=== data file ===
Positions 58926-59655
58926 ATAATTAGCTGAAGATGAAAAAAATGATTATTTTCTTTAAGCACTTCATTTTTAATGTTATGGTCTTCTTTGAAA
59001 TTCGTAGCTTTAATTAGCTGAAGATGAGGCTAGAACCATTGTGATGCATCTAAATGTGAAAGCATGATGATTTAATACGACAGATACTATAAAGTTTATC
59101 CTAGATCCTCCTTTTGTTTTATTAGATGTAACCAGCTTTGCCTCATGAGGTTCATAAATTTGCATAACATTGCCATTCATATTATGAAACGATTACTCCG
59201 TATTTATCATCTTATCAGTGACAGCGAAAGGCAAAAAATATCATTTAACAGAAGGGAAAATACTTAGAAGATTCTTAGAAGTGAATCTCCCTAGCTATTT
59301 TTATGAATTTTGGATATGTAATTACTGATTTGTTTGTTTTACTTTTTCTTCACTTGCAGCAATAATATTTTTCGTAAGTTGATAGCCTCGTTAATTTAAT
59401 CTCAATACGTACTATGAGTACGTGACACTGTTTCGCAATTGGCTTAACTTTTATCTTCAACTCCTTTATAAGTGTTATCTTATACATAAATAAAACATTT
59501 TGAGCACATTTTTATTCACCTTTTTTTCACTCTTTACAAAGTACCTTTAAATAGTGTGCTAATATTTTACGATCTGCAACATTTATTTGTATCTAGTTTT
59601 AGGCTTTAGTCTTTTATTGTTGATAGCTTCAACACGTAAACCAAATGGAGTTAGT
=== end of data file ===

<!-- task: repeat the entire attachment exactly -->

Positions 58926-59655
58926 ATAATTAGCTGAAGATGAAAAAAATGATTATTTTCTTTAAGCACTTCATTTTTAATGTTATGGTCTTCTTTGAAA
59001 TTCGTAGCTTTAATTAGCTGAAGATGAGGCTAGAACCATTGTGATGCATCTAAATGTGAAAGCATGATGATTTAATACGACAGATACTATAAAGTTTATC
59101 CTAGATCCTCCTTTTGTTTTATTAGATGTAACCAGCTTTGCCTCATGAGGTTCATAAATTTGCATAACATTGCCATTCATATTATGAAACGATTACTCCG
59201 TATTTATCATCTTATCAGTGACAGCGAAAGGCAAAAAATATCATTTAACAGAAGGGAAAATACTTAGAAGATTCTTAGAAGTGAATCTCCCTAGCTATTT
59301 TTATGAATTTTGGATATGTAATTACTGATTTGTTTGTTTTACTTTTTCTTCACTTGCAGCAATAATATTTTTCGTAAGTTGATAGCCTCGTTAATTTAAT
59401 CTCAATACGTACTATGAGTACGTGACACTGTTTCGCAATTGGCTTAACTTTTATCTTCAACTCCTTTATAAGTGTTATCTTATACATAAATAAAACATTT
59501 TGAGCACATTTTTATTCACCTTTTTTTCACTCTTTACAAAGTACCTTTAAATAGTGTGCTAATATTTTACGATCTGCAACATTTATTTGTATCTAGTTTT
59601 AGGCTTTAGTCTTTTATTGTTGATAGCTTCAACACGTAAACCAAATGGAGTTAGT